Bottled Up Air

Bottle

(written on 1/2/13 originally on my CaringBridge page)

Now faith is the substance of things hoped for, the evidence of things not seen. 

~Hebrews 11:1

2013.  A new year, a new journey.  If I was in control of this ride, I’m quite certain my GPS would not have chosen this route…there would have been a definite “Detour” notification.   But, the good news is, I’m not in control.  It’s hard to admit that, but reality check:  I can do nothing in my own strength anyway, so I’d rather not be in the driver’s seat.

I must say, it was wonderful to wake up this morning and get back to my “normal” daily routine—packing lunches, checking backpacks, and hitting the road for school and work.  All morning, I tried to block the mental anxiety of waiting on results from pathology.  I think I anticipated that first thing in the morning I’d get the call and be able to move on with the next step (a somewhat narcissistic notion that I’m the only patient on my island of disbelief).  The morning, however, came and went with no news.   Finally, I got the call from one of the oncologists . . . results in.

Ahhhh, the news we were all hoping for:  Estrogen and Progesterone +, Her2 -.  In non-scientific terms, the best case scenario for treatment all around!   Let’s face it, I never envisioned a day would come when I would find myself giddy over cancer cell composition, but that is my new reality . . . and I’ll take any giddiness I can get my hands on.

In addition to results, I learned that the rate of growth on my tumor was at the highest end, a grade 3…3 being the most rapidly growing type of cancer.

Stage III.

Time for treatment.  Let’s get ‘er done!

My oncologist informed me that finally, with all the facts on the table, I was eligible to participate in a clinical trial for my “type” of breast cancer.  This would be in addition to standard chemotherapy, which will start next week, once a week for 20 weeks.  Basically, DFCI will be home away from home for a while.  This clinical trial works in synergy with the chemo, an antibody used to attack a certain protein found in tumors.  The side effects aren’t too bad and it would be done in conjunction with Taxol, a lovely member of the chemo cocktails.  A couple of cons with the trial . . . only 2/3 of eligible participants actually receive the drug.  If you are not picked, you still must complete 2 additional core needle biopsies.  One done the first day of chemo, the second, two weeks later.  Though it sounds like an additional burden if you’re not receiving the drug … it’s going toward cancer research, and by golly, I’m taken one for the team if it may help find new answers to this nasty mystery.  Tomorrow I will meet with my oncologist and NP to finalize the paperwork for the trial and I can get more details on the chemo regimen.  Please pray I’m one of the chosen ones for the trial.

The award-winning moment of our New Year’s “celebration” came when Logan—my 8-year old, Naturalist (his dream profession) was walking around with a container tightly sealed in his hands.  When we asked what he was doing, he said “I’m trying to preserve the air from 2012.  I’m trapping it, because once it’s open, it’s forever gone.”  We laughed at his intriguing thought process … and for a moment I felt like that trapped air, desperate to escape the bottle.  I pray soon that I will exhale this incomprehensible “breath” I have been holding.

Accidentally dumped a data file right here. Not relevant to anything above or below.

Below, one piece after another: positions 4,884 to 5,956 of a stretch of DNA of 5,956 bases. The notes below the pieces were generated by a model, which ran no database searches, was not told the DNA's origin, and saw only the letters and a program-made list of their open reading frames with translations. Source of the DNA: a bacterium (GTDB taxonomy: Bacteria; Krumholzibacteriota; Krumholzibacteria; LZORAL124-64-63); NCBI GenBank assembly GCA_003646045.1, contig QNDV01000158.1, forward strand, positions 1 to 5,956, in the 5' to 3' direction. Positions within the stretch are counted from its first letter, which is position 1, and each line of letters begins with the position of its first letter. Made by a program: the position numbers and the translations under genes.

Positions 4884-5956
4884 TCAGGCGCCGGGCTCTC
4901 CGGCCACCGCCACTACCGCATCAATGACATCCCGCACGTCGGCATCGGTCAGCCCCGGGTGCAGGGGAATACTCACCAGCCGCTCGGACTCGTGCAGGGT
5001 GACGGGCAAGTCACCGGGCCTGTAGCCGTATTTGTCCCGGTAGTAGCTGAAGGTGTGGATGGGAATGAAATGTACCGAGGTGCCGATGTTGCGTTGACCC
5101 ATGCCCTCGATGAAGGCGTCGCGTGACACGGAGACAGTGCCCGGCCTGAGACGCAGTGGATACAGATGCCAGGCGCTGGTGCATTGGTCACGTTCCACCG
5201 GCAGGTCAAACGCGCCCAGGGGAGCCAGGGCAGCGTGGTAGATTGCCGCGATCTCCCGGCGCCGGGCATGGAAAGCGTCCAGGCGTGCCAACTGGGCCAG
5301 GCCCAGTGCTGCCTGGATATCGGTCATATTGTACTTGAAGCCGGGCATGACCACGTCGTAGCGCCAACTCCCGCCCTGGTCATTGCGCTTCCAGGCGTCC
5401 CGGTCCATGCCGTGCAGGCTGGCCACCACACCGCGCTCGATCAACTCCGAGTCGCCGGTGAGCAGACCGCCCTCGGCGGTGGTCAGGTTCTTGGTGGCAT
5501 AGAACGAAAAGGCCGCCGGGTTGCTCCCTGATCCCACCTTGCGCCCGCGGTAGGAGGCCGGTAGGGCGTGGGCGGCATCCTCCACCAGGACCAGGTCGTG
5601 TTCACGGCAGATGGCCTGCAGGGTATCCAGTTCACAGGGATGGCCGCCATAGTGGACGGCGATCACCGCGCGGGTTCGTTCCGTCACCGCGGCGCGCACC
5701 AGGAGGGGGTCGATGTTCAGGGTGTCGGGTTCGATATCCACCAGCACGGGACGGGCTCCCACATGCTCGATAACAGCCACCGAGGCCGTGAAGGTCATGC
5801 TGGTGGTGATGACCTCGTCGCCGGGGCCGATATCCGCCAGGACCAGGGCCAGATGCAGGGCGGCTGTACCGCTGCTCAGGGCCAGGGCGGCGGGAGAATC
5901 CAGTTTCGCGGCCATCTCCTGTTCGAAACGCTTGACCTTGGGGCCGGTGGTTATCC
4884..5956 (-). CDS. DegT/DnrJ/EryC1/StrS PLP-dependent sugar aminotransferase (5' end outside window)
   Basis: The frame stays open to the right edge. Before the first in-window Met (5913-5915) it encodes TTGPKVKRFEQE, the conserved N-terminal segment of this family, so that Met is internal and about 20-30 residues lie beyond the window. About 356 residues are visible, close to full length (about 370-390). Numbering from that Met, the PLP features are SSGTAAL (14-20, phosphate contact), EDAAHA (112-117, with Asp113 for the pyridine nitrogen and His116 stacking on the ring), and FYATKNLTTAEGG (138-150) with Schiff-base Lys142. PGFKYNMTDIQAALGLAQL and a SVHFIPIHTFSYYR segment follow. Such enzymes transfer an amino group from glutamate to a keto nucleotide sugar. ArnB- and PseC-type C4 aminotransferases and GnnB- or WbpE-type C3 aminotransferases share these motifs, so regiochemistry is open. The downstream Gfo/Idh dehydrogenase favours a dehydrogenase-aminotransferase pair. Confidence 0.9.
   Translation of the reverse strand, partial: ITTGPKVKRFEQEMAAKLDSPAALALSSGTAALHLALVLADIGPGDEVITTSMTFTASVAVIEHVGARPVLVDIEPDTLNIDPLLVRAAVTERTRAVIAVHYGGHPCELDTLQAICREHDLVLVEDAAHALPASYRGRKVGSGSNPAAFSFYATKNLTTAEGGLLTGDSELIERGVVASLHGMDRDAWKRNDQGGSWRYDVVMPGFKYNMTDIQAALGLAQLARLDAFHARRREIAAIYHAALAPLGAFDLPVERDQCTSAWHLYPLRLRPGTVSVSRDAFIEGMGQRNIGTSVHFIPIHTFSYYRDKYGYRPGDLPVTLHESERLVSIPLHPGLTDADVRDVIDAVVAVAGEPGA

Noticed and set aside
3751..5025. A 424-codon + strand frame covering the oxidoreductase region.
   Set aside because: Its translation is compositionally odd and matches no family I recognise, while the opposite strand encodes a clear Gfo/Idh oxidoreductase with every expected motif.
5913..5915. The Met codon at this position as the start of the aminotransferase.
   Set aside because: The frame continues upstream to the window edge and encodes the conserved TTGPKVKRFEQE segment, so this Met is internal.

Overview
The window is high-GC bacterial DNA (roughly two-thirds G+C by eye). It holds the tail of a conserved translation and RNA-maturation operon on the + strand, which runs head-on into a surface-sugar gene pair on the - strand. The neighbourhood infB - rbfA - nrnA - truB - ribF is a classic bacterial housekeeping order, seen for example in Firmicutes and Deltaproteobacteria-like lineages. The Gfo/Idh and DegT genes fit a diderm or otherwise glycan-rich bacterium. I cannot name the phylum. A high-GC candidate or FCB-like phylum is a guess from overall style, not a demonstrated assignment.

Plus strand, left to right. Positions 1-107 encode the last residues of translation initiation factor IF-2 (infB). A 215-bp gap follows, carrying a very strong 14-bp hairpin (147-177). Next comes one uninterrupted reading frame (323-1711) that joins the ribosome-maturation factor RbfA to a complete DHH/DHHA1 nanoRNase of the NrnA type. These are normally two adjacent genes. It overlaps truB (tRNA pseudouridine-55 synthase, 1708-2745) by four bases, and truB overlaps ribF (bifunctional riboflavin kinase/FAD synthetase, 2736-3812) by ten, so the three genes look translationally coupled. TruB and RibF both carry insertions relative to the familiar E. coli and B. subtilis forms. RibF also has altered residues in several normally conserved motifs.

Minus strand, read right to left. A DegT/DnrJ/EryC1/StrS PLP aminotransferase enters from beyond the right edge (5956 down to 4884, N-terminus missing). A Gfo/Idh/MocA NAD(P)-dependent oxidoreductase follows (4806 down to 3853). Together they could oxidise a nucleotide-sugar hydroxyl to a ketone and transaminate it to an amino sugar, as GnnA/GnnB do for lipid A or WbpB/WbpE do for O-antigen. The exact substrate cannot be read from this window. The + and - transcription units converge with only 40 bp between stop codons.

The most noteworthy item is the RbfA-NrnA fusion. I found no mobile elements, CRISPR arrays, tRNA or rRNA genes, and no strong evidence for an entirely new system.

One day at a time.

Afterglow

Rainbow

(written on 12/31/12 originally on my CaringBridge page)

If it were not for hopes, the heart would break.

~ Thomas Fuller

I would be lying if I said I wasn’t feeling weary … a kind of weary I’ve never felt before.  My brain has been on information overload for the past week, while sleep has been scattered at best.  Though this is a celebratory evening, one where many will be “rocking” the night away, I want nothing more than to sleep the night away.

Alright . . . the whine session is over.  Finito.

I went on an early morning adventure to Boston today with my big sis and John.  I had an instant feeling of security when I arrived at DFCI… this sense of comfort started with the registration area and was further solidified when I met the medical oncologist.  Instant connection!  Sadly, though, pathology reports are still not back on receptor status, which was a bit discouraging.   I really hoped our visit would have me leaving with a definitive treatment plan, but we have to wait until we know more.  Patience—ughh, a word I have always struggled to put into action.

We did, however, spend a lot of time discussing scenarios ….clinical trials I may be eligible to partake in, chemo meds I will most definitely be having in addition to a trial, and when we can actually start treatment after we finally know these answers.  Though it’s not the typical order of treatment (surgery is often first), in my case, it’s still looking like chemo will be the best first approach.   If results are back on Wednesday, I could potentially begin chemo on Thursday.   So, though I feel like there’s so much waiting going on, the reality is…this has all moved very quickly, given I was just officially diagnosed 5 days ago.

Surgical oncologist was the next stop on our agenda.  AMAZING.  We fell in love with her, too—instantly.   Her level of energy, confidence, compassion, and thoroughness made us instantly “hire” her.  We sat with her for a long time, being completely educated on everything breast.  John enjoyed it thoroughly.  Seriously, though …we received more information in that hour and half then I’ve received in total throughout this process so far.